%OVER Sampling. fs = 2000;

t = 0:1/fs:20/fs;

x = cos(2*pi*400*t)+cos(2*pi*700*t); % Input signal

% Sampling frequency, fs = 2000Hz % Number of samples

xm2 = abs(fft(x));

% Determine the absolute FFT of the input signal

disp(‘xm2’);

% Displays xm2 on command window

disp (xm2);

% Displays values of xm2 on command window

k = 0:length(xm2)-1;

subplot(2,2,3);

stem(100*k,xm2);

xlabel('Hz'); ylabel('Magnitude'); title('OVER sampling');

Output :

xm

Columns 1 through 7

% Number of samples to be plot on x-axis % Divide the figure window to plot the output % Plot the output % Name x-axis as “Hz” % Name y-axis as “Magnitude” % Title is “OVER Sampling”

0.0000

0.0000

0.0000

0.0000

7.0000

0.0000

0.0000

Columns 8 through 14

 

14.0000

0.0000

0.0000

7.0000

0.0000

0.0000

0.0000

xm1

Columns 1 through 7

 

0.0000

0.0000

0.0000

5.0000

5.0000

0.0000

5.0000

Columns 8 through 10

 

5.0000

0.0000

0.0000

xm2

Columns 1 through 7

 

2.0000

2.0741

2.3496

3.1607

11.5127

0.4052

1.8998

Columns 8 through 14

 

8.6165

4.2355

1.2552

0.3357

0.3357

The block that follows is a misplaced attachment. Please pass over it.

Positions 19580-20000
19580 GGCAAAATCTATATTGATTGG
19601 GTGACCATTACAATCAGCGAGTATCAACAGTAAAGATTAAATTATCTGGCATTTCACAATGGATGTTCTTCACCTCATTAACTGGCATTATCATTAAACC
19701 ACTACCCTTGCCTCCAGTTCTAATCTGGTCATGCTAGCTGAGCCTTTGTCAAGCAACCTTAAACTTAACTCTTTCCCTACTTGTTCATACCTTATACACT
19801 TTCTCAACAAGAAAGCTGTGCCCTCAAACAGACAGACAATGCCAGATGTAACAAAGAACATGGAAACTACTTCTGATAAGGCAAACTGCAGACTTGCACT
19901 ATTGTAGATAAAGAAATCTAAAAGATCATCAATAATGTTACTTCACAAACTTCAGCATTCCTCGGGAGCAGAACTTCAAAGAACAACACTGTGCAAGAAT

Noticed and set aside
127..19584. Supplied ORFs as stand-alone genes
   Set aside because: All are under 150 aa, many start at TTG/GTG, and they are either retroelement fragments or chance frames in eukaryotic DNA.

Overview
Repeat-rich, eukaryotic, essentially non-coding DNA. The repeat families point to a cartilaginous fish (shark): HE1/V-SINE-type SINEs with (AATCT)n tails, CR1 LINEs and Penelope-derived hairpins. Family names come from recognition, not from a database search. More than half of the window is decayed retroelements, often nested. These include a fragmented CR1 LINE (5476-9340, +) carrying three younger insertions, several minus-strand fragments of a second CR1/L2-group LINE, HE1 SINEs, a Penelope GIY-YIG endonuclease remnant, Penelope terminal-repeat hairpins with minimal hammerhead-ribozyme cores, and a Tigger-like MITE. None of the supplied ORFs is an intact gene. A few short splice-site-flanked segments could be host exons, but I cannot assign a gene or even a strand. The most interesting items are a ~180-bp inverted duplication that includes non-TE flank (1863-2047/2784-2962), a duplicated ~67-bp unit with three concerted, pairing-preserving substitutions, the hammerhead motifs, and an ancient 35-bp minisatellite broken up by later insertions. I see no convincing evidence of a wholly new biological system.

1.2552

4.2355

Columns 15 through 21

 

8.6165

1.8998

0.4052

11.5127

3.1607

2.3496

2.0741

 

5

Graph:

Graph: 6

6

EXPERIMENT NO-2

AIM: IMPULSE RESPONSE OF A GIVEN SYSTEM

A discrete time system performs an operation on an input signal based on a predefined

criteria to produce a modified output signal. The input signal x(n) is the system excitation, and y(n) is the system response. The transform operation is shown as,

x(n) T
x(n)
T

y(n) = T[(x(n)]

If the input to the system is unit impulse i.e. x(n) = δ(n) then the output of the system is

known as impulse response denoted by h(n) where,

h(n) = T[δ(n)]

we know that any arbitrary sequence x(n) can be represented as a weighted sum of discrete impulses. Now the system response is given by,

y(n) = T[x(n)] = T[x(k) δ(n-k)]

k=-

For linear system (1) reduces to

y(n) = x(k) T[δ(n-k)]

k=-

…(1)